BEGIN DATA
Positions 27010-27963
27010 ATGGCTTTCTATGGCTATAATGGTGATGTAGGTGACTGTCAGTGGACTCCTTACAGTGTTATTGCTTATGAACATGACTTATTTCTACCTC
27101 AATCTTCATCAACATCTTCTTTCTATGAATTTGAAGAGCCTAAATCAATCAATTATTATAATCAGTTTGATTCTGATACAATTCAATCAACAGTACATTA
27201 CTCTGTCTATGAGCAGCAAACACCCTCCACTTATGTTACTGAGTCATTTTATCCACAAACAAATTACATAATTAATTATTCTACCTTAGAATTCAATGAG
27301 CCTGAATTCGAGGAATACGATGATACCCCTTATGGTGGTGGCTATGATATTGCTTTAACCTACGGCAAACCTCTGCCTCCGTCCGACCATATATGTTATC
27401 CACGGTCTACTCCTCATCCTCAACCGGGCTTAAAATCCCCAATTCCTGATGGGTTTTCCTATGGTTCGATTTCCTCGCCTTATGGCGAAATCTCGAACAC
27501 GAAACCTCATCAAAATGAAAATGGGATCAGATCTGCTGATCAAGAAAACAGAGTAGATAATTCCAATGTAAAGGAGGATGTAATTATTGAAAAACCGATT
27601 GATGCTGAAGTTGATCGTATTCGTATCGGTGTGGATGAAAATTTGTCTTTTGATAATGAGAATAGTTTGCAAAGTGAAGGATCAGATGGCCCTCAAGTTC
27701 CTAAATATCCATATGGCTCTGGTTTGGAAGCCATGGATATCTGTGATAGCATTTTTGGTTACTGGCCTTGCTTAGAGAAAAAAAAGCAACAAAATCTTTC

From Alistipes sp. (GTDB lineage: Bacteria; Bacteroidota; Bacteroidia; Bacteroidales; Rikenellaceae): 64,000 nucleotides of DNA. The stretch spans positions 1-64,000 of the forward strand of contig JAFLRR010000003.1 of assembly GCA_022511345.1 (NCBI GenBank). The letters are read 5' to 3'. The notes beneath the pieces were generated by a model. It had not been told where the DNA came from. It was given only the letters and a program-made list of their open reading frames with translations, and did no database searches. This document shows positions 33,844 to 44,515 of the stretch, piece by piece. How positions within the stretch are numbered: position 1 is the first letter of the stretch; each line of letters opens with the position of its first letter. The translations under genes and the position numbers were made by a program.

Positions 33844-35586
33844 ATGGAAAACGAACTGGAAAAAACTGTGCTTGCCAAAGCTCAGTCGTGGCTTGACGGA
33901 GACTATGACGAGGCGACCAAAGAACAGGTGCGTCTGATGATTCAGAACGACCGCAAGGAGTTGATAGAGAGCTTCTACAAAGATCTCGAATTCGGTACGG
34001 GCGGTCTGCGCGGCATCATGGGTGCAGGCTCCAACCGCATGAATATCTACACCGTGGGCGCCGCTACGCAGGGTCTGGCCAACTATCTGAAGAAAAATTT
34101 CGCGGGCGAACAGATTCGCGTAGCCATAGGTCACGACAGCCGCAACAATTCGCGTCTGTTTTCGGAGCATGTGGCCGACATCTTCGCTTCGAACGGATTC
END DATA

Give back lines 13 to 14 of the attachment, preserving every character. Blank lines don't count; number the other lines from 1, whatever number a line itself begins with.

33901 GACTATGACGAGGCGACCAAAGAACAGGTGCGTCTGATGATTCAGAACGACCGCAAGGAGTTGATAGAGAGCTTCTACAAAGATCTCGAATTCGGTACGG
34001 GCGGTCTGCGCGGCATCATGGGTGCAGGCTCCAACCGCATGAATATCTACACCGTGGGCGCCGCTACGCAGGGTCTGGCCAACTATCTGAAGAAAAATTT